“One of the things that would happen under the Chapter 11 is we would continue to operate,” Marek said. “We don’t anticipate cutting more employees because one of the reasons we’re filing a Chapter 11 is to be able to put a number of affairs in order, but also to submit an operating plan that is feasible for the organization going forward, and on a day-to-day basis we’ve been able to pay our bills.
“What we can’t deal with is the potential litigation cost of a large number of lawsuits, which are very expensive to take through a trial process, and we’ve already in the past made significant cuts in staffing, to where we really are operating with a very bare bones type of operation now,” he added.
The second largest portion of assets is the St. Aemelian Trust, which holds $4.65 million to support orphans, dependent and neglected children, and promotes education, charity and religion.
Another asset is the Catholic Stewardship Appeal, the annual archdiocesan collection that supports the central offices of the Archdiocese of Milwaukee. As of June 30, 2010, the amount of appeal donations on hand was $4.4 million.
Other assets include funds invested for others totaling $2.98 million. This money has been raised, held and invested for groups such as the Black and Indian Mission grant, and the Continuing Formation for Clergy fund.
The $4.1 million for restricted, long-term investments are monies received from donors for designated purposes that are invested until needed for a specific purpose. Under law, these funds can only be used for activities specified by the intent of the donor, according to the statement. The same is true for restricted short-term investments that total $3.6 million.
In addition to assets, the archdiocese also has legal responsibilities that include contributions payable, accounts payable, and the Cousins Center mortgage.
In 2006 the archdiocese mortgaged the Cousins Center to fulfill its obligation to victims/survivors and settle claims of sexual abuse of minors in California by two Milwaukee archdiocesan priests. On the market for more than four years, the Cousins Center holds an outstanding loan of $4.65 million. In light of the impending bankruptcy, the bank that issued the mortgage requires the archdiocese to pay back principal, rather than just the interest they’ve been paying these last few years, according to Marek.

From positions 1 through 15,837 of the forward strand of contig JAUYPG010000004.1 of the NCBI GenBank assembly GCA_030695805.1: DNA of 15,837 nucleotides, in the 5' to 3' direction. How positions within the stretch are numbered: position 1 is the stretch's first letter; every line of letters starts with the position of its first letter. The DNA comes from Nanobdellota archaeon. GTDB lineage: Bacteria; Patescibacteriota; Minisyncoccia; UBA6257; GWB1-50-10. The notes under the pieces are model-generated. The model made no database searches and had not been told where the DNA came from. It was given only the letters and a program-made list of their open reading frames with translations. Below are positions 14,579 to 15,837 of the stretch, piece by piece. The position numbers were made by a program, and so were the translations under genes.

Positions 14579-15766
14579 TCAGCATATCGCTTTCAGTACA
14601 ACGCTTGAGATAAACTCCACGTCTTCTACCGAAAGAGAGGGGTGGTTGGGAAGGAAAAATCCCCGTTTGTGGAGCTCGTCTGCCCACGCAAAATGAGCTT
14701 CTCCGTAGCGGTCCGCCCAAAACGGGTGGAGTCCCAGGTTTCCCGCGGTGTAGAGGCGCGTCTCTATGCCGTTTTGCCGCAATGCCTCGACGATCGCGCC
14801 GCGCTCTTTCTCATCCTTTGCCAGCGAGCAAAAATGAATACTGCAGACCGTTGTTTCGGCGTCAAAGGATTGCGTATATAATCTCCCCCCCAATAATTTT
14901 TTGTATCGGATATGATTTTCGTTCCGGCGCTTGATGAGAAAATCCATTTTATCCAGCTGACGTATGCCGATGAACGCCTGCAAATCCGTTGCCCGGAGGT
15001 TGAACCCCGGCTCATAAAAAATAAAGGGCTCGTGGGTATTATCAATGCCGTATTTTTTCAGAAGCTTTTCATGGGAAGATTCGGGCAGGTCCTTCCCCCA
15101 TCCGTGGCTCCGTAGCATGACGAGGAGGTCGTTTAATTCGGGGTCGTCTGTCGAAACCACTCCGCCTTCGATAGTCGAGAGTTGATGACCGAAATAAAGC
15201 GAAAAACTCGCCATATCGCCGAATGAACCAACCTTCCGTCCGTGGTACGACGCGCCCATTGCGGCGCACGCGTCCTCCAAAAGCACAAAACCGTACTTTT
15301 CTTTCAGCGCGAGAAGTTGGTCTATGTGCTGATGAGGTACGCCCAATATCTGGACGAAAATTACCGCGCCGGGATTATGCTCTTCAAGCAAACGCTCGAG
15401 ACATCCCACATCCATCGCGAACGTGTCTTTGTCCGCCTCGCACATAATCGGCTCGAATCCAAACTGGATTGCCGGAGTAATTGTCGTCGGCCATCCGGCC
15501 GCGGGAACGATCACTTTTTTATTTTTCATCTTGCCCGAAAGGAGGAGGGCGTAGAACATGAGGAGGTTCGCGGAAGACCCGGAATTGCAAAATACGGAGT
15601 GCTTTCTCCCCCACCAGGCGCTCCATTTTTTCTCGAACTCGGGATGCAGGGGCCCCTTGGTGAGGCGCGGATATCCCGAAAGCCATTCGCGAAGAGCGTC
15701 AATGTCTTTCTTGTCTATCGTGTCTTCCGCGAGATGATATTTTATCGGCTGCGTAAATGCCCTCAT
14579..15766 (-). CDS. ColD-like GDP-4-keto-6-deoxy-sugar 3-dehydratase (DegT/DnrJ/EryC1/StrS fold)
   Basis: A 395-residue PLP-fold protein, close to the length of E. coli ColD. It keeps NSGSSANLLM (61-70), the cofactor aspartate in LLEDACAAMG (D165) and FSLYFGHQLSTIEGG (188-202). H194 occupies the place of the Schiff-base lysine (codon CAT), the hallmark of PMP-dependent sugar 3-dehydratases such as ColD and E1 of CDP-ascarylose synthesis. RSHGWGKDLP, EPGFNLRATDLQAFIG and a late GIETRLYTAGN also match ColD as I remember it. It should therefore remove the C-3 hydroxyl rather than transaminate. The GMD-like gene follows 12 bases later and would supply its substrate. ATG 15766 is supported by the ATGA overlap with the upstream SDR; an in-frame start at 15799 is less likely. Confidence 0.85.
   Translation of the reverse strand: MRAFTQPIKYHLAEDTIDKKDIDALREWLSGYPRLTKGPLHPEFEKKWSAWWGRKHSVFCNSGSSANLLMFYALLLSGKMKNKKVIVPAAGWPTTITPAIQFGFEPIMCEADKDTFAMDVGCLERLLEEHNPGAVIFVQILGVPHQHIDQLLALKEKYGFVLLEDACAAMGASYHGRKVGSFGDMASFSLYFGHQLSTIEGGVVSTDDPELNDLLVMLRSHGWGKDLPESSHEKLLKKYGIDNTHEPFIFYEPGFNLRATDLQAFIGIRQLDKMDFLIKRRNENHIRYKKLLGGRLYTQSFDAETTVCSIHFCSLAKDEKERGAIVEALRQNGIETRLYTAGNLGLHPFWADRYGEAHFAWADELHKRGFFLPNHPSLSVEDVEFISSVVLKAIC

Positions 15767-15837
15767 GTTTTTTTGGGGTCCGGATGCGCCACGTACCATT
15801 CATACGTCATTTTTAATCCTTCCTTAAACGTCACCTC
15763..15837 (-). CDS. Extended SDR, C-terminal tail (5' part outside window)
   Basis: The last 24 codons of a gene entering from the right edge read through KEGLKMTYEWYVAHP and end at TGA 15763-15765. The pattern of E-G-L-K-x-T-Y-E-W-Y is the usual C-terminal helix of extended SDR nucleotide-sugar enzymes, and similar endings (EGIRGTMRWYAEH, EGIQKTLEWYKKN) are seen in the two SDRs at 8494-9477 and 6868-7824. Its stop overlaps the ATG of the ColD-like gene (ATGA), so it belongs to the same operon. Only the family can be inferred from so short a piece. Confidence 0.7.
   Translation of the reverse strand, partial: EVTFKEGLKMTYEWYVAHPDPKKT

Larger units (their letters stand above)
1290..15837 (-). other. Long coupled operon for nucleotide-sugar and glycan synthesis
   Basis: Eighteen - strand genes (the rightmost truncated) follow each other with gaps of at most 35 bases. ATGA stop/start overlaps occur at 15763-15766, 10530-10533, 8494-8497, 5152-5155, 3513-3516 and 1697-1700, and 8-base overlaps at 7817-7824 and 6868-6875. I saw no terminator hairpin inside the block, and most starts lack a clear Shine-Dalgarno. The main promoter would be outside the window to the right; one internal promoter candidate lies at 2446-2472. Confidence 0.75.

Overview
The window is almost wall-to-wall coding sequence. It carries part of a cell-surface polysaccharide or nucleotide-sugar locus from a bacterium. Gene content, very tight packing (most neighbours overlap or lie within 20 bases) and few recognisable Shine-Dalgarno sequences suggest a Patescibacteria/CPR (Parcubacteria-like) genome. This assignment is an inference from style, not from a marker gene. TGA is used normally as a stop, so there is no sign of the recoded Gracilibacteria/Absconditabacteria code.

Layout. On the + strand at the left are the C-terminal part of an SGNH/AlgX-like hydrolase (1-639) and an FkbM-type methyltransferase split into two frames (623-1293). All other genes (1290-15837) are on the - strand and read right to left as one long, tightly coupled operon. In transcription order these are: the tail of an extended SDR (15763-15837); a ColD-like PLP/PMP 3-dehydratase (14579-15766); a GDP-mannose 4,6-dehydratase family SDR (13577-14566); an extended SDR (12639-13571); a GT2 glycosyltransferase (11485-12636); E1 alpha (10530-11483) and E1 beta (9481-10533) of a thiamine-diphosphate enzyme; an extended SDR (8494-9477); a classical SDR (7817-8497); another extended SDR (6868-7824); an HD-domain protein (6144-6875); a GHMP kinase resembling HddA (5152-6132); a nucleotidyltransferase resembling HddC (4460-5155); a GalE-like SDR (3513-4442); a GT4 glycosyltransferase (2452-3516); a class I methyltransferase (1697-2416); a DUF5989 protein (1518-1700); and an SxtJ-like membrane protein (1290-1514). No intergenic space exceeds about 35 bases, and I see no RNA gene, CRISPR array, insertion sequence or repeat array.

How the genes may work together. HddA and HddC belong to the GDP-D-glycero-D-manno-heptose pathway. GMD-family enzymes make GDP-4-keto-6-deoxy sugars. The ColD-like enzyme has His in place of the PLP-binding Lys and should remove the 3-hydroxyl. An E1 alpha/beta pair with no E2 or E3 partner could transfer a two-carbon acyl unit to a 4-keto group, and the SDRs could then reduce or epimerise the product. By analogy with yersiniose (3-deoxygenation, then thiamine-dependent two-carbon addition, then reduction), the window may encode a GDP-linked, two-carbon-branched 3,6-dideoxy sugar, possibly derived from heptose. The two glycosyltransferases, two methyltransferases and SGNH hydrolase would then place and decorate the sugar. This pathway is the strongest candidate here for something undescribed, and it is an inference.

“We would anticipate that the other property that the archdiocese has either put up for sale in the past or was willing to use to achieve a settlement, would become part of a settlement within the Chapter 11 proceeding,” Marek said, describing areas of land in Caledonia, Germantown, Mount Pleasant, New Berlin and Franklin, as well as a chapel in Genoa City and a school building in Milwaukee. “In the case of the Cousins Center, there is a secured interest – which is Park Bank – who made the loan to the archdiocese, who would have first claim on proceeds to selling the Cousins Center.”
Accounts payable are debts for which the archdiocese is responsible, and as of June 2010 totaled $1.4 million, owed to companies and individuals providing goods and services to the archdiocese. The archdiocese also owes approximately $1 million to victims/survivors of clergy sexual abuse from mediated settlement agreements.